Mr. Simms, of Kentucky, said the bill was one of murder, for while the laws of our country gave to a criminal or rebel the right of trial by jury, this bill gives authority to the President to order his myrmidons to shoot down whosoever he may consider a rebel, wherever he may find him, and without judge or jury.

Mr. Curtis denied the assertion. He denied that this bill was one of coercion.

Mr. Burnett asked whether the purpose of Republicans under this bill was to reinforce the forts in seceding States, now held by the Federal Government, and to recapture the forts already taken, unless they shall be surrendered?

Mr. Curtis replied that his purpose was to support the Constitution as it is, until some power was vested in him to do otherwise.

Mr. Burnett desired to know if it was the purpose of his party to reinforce the forts and recapture the property taken by seceding States?

Mr. Curtis was not going to give his opinion in open session of what should be spoken of only in secret session. If it was for hostile purposes--

Mr. Simms, in his seat-- "Murder."

Mr. Curtis replied that "murder" came from the other side of the House. The acts of assassins were not for Republicans. The murderous axe against the Government was wielded by persons skulking in Executive chambers and in the Senate of the United States--striking at their own mother, the mother country. He denied that the States were out of the Union-- they were still children of the same common country.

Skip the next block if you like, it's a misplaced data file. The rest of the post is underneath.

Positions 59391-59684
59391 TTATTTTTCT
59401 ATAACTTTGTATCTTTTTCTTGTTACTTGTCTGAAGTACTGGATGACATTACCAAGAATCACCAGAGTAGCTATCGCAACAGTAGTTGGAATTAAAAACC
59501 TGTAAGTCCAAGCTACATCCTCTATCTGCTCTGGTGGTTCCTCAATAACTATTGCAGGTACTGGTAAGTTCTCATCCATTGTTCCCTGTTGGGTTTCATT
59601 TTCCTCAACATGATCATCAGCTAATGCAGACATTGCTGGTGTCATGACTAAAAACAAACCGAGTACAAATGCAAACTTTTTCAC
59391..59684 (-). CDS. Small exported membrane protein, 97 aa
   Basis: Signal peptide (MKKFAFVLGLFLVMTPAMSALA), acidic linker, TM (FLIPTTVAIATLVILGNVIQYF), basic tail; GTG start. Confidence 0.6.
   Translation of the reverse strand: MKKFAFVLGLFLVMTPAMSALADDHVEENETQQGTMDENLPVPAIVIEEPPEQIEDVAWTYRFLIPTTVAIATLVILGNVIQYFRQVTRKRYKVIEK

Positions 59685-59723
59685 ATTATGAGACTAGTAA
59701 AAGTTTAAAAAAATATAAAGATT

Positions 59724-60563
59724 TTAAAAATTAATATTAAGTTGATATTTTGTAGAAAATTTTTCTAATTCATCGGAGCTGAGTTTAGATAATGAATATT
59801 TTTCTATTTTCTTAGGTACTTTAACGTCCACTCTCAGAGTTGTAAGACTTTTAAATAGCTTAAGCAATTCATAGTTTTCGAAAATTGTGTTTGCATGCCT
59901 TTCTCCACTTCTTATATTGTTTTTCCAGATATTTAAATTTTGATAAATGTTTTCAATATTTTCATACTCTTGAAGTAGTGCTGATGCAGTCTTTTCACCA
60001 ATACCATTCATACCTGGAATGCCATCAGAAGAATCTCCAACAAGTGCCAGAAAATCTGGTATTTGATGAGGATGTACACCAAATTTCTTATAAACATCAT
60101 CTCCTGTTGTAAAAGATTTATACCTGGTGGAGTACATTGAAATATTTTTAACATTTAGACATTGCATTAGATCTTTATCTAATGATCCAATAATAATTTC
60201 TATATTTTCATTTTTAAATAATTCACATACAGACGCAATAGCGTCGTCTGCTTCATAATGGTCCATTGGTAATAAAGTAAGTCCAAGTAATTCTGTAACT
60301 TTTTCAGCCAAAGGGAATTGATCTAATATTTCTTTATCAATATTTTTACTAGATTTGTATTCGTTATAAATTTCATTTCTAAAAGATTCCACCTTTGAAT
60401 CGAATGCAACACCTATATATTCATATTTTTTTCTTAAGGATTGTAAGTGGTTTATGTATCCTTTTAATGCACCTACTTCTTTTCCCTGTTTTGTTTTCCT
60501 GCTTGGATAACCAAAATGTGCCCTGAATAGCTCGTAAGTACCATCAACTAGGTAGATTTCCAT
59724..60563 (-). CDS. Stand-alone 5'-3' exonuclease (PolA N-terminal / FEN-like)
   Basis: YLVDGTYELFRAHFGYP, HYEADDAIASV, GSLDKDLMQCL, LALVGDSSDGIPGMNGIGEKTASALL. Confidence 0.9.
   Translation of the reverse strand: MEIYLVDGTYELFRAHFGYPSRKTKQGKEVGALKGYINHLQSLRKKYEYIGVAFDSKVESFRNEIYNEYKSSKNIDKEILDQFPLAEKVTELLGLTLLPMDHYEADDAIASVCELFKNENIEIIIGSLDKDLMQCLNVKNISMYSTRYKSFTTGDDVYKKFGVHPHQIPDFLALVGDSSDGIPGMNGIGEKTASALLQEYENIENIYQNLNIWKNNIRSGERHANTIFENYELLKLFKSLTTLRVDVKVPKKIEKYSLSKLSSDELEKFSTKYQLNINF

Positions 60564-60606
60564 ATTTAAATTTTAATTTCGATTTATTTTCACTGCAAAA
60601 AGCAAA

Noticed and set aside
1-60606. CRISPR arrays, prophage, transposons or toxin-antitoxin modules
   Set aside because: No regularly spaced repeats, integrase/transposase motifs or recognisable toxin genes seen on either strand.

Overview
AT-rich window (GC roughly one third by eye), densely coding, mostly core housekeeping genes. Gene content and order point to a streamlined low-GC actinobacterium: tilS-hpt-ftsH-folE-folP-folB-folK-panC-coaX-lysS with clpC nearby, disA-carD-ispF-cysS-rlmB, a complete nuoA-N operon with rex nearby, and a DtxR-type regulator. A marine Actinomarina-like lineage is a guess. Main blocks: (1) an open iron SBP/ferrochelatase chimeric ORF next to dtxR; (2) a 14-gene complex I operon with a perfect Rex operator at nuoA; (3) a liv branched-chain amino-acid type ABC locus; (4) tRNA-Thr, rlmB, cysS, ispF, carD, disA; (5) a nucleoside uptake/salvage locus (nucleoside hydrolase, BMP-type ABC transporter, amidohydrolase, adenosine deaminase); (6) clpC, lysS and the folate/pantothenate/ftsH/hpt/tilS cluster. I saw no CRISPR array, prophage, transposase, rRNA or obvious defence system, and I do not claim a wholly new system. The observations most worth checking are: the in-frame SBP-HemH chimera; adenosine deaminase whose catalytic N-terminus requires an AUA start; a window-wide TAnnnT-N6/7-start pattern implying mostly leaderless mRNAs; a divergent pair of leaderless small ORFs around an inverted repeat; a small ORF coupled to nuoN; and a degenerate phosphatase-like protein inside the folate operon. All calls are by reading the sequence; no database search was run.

Mr. Burnett was compelled to agree with the gentlemen from Virginia in regarding the passage of this bill as a foregone conclusion, and he had no doubt that it was the purpose of the dominant party on the floor of the House to pass this bill, a law of such moment to the country, under the call of the previous question, and even before it had been printed. He now declared the bill to be a declaration of war against the seceding States. The bill never had a similar precedent. It gives the President unlimited power to call out three million men, and muster them into the service of the United States. Congress would shortly adjourn, and if the President saw fit to abuse his power, there was no power to prevent him or to restrain him.

After the close of the remarks of Mr. Burnett,

Mr. Corwin moved to postpone the further consideration of the bill until Thursday next, at 1 o'clock. This was agreed to — yeas 100, nays 74.